EASA, in theory, could set its own flight crew requirements for Max operations, Ky told MEPs. “I can guarantee you that the training requirements for the return to service of the Max will be defined by us and us only,” he stated. However, he also said it would “not make sense” to have different training requirements for the Max between the EU and the U.S., or the rest of the world. EASA communicated its flight and simulator requirements—a total of 70 test points, including angle-of-attack failures, stabilizer runaway, and MCAS inoperative—already at the end of May. Simulator evaluations took place in June and July.
Ky noted an “unprecedented level of effort” put into the Max involving around 20 multi-disciplinary experts including test pilots and engineers by EASA. The agency holds two to three weekly web-based meetings with Boeing and has reviewed more than 500 documents and actions.
Ky conceded he could not issue a timeline for the return to service. “Honestly, it would be impossible for me to give a timeline,” he said. “When we discussed with the FAA in April, they said May. And then everything was delayed by one month, and another month.”
“…But international regulators have indicated they will pursue their own analysis of the 737 MAX and Boeing’s proposed updates, after the FAA suffered a dent to its credibility following 737 MAX crashes.
“With the 737 MAX we are a bit worried … because we don’t see the normal unanimity among international regulators that should be the case,” Alexandre de Juniac, IATA director general, told reporters ahead of a summit in Chicago.
“We see a discrepancy that’s detrimental to the industry,” he added, urging regulators to make any changes to the single certification process “collectively.”
In an emailed statement, the FAA said it has a “transparent and collaborative relationship” with other civil aviation authorities, but “each government will make its own decision to return the aircraft to service based on a thorough safety assessment.”
In a presentation to the European Parliament transport committee on Tuesday, European Union Aviation Safety Agency (EASA) Executive Director Patrick Ky said the regional regulator has around 20 experts, including test pilots and engineers, examining the 737 MAX design to ensure there were no weaknesses in safety critical areas.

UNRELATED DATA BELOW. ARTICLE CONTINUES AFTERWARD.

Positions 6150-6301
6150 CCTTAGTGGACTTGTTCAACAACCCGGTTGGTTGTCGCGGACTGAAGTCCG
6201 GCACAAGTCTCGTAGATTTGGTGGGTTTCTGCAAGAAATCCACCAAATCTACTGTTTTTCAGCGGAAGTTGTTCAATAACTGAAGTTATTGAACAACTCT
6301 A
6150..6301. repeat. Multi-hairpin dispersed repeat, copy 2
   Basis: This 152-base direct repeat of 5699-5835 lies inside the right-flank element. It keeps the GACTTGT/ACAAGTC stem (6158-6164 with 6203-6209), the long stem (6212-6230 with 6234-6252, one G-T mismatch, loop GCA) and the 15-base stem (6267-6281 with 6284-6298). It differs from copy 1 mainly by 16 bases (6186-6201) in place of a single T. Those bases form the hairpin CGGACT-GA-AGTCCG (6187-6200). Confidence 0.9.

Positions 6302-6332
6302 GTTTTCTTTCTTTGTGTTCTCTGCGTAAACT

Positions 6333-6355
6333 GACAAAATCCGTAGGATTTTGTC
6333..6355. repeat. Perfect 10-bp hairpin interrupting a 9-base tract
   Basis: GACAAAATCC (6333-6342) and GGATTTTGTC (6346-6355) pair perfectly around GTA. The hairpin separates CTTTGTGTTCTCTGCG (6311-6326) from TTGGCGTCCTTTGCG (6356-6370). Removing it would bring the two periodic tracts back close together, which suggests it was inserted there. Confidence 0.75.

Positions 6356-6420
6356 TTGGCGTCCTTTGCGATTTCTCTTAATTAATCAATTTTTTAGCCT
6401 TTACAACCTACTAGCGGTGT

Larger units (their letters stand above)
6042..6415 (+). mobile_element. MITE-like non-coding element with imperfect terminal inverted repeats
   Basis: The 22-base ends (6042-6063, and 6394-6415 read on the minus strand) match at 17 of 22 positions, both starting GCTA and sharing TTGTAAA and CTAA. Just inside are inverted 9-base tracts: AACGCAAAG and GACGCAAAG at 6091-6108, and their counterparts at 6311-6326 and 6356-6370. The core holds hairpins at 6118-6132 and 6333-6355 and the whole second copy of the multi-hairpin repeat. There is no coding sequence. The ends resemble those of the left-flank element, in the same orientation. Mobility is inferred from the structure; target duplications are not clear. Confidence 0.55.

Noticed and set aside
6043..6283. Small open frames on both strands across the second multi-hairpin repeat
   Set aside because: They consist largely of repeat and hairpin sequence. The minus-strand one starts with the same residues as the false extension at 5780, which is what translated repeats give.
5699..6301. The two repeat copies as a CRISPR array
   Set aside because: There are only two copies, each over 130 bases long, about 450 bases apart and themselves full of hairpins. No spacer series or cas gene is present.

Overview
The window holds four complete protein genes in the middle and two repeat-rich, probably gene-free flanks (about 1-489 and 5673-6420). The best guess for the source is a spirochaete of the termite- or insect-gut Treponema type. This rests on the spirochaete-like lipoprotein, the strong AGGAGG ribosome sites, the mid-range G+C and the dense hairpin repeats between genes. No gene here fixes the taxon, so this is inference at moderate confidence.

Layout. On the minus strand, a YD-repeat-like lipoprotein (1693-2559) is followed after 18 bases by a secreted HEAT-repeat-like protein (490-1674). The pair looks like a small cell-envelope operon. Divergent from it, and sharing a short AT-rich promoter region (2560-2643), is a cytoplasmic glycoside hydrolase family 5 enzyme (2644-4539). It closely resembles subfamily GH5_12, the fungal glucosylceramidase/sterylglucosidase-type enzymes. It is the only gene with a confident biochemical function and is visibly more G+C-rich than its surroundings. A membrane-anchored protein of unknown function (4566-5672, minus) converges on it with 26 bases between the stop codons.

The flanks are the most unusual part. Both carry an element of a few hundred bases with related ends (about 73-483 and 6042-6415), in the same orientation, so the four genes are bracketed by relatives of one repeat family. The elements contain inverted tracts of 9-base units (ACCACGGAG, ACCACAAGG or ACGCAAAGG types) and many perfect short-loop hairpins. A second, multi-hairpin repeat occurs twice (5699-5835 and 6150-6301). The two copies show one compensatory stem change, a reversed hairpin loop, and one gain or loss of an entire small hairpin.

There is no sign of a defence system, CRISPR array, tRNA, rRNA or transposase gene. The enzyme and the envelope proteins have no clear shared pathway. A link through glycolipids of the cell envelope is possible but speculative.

Presentation slides posted on the European Parliament website showed that of the latest solutions presented by Boeing, EASA was satisfied with changes to the flight control computer architecture and believed improved crew procedures and training were a work in progress. However, it noted there was still no appropriate response to issues with the integrity of the angle of attack system.
Perhaps the rub derives from this—a Boeing problem:
“Yes, we attended the meeting,” said a spokesperson for Brazil’s National Civil Aviation Agency, adding that Boeing was not able to answer regulators’ specific questions.
The meeting between Boeing and US, European and Brazilian regulators and others took place in Seattle, said another source, confirming prior reporting in The Wall Street Journal according to which the issue could push back Boeing’s timeframe for returning the 737 MAX to service.
The parties agreed to conclude the meeting and reconvene at a later date when Boeing could provide the details.
Boeing has said previously that it expects to submit its certification package to the FAA around September, with anticipated approval around a month later.
Questions about the flight control system surfaced during an FAA review in June separate from oversight of the Maneuvering Characteristics Augmentation System, an anti-stall system that has been seen as a factor in the two crashes.”
No inside information here; so we all will have to wait and see what happens—COLLISION OR NEAR MISS?